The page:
I found it gloomy and profoundly sad in the simple way survival is decribed. Written as a day-to-day account of a rather dull banker whose life has been narrowed by edict upon new edict. Fr...more
Marina
Read in one go. A very unusual book, which, I suppose, could offend some. Written in 1948 or 49, so well before people had a consensus of how the Holocaust should be written about. The main hero is a bit like Kafkian K., but then finds new consciousness through meeting Materna, his "commissar" (a bit of Socialist Realism there). A simple but striking style. Clearly based on his own experiences, but also clearly not autobiographical, as Weil himself was an amazing character, and not like K. at al...more
Brian
Poignant fictionalized depiction of life as a Jew under the Nazi terror, in Prague. Weil was no stranger to this reality, as Philip Roth explains in a foreword. Provokes me to finally track down Jerzy Koszinski's Painted Bird, another "novel," and admittedly one whose authenticity has been challenged but that, in the hands of a master storyteller, stands as another key fictional narrative about life as the persecuted during the Nazi era.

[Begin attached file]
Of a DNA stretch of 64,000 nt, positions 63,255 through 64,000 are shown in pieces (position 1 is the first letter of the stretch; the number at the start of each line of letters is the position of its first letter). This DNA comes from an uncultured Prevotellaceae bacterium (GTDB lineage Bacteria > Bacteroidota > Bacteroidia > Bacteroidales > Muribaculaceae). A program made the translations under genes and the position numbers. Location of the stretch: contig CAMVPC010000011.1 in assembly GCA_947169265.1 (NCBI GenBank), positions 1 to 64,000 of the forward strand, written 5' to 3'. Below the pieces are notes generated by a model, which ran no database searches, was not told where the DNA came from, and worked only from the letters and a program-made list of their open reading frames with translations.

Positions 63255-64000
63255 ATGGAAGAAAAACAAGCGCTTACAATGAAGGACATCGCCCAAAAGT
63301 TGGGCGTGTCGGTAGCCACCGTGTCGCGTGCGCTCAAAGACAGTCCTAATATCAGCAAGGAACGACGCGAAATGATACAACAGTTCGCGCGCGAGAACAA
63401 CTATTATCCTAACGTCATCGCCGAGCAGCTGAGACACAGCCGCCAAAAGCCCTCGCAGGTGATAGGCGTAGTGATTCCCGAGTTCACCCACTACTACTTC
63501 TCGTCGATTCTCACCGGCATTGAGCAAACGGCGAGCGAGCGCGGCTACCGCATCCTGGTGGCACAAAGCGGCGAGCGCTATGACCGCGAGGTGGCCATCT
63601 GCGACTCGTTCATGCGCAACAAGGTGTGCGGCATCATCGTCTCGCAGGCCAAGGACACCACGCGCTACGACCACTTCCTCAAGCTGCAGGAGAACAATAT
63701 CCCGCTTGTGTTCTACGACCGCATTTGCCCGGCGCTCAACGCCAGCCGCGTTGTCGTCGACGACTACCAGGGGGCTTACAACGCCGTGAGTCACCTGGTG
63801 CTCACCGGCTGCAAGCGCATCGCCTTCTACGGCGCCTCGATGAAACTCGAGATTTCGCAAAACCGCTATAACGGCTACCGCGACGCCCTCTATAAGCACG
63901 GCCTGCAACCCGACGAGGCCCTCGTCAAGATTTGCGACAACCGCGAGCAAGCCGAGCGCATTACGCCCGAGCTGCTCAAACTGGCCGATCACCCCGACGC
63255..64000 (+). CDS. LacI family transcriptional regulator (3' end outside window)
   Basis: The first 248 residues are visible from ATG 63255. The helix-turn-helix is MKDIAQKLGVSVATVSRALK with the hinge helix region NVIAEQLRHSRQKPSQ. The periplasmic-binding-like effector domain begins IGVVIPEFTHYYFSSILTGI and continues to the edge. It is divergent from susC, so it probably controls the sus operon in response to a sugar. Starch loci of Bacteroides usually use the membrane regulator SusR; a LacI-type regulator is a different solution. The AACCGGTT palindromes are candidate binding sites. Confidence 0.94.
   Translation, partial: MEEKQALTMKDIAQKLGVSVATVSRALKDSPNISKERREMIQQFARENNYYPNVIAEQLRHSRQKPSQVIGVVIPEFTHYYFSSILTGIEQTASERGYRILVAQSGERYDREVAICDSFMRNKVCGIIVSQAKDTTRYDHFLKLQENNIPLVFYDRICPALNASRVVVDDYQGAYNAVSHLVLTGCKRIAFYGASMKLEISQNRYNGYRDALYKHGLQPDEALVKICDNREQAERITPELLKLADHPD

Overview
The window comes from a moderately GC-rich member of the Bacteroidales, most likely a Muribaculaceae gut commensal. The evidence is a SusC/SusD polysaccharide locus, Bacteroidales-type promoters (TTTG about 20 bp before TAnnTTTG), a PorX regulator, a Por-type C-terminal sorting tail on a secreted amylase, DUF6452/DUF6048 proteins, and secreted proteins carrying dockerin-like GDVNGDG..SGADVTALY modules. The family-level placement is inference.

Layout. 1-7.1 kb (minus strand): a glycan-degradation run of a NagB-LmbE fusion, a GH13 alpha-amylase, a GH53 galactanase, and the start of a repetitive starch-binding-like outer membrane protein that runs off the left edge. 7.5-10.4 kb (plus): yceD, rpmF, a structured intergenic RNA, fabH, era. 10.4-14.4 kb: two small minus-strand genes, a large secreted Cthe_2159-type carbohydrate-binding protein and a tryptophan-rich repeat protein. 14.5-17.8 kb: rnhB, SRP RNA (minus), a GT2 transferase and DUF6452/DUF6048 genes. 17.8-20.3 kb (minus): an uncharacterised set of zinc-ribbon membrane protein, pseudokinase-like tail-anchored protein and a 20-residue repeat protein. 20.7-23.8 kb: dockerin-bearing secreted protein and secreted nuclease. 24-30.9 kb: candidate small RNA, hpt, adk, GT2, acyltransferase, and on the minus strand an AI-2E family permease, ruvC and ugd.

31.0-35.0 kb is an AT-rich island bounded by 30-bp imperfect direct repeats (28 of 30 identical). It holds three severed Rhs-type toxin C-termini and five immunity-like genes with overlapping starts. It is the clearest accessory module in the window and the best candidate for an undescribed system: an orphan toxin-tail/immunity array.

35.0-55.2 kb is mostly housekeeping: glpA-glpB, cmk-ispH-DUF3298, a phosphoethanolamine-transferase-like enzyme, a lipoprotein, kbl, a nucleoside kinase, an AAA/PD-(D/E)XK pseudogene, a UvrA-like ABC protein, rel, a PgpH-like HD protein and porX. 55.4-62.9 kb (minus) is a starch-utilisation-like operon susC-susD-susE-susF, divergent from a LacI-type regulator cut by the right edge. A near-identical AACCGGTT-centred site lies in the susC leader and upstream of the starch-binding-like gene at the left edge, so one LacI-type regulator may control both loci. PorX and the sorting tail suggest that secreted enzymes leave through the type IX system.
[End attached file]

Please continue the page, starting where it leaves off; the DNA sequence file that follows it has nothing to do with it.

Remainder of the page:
Gay
Great book. Beautifully written and not predictable. This is a story of a single Jewish man and his trials as he tries to survive in Czechoslovakia during WWII. It is a very different view of the struggle... the hardships seem more real, the hunger is palpable. There is an odd hopefulness along with a frustration for the fact that the tragedy was allowed to happen at all. How do you survive such an ordeal? Read this book!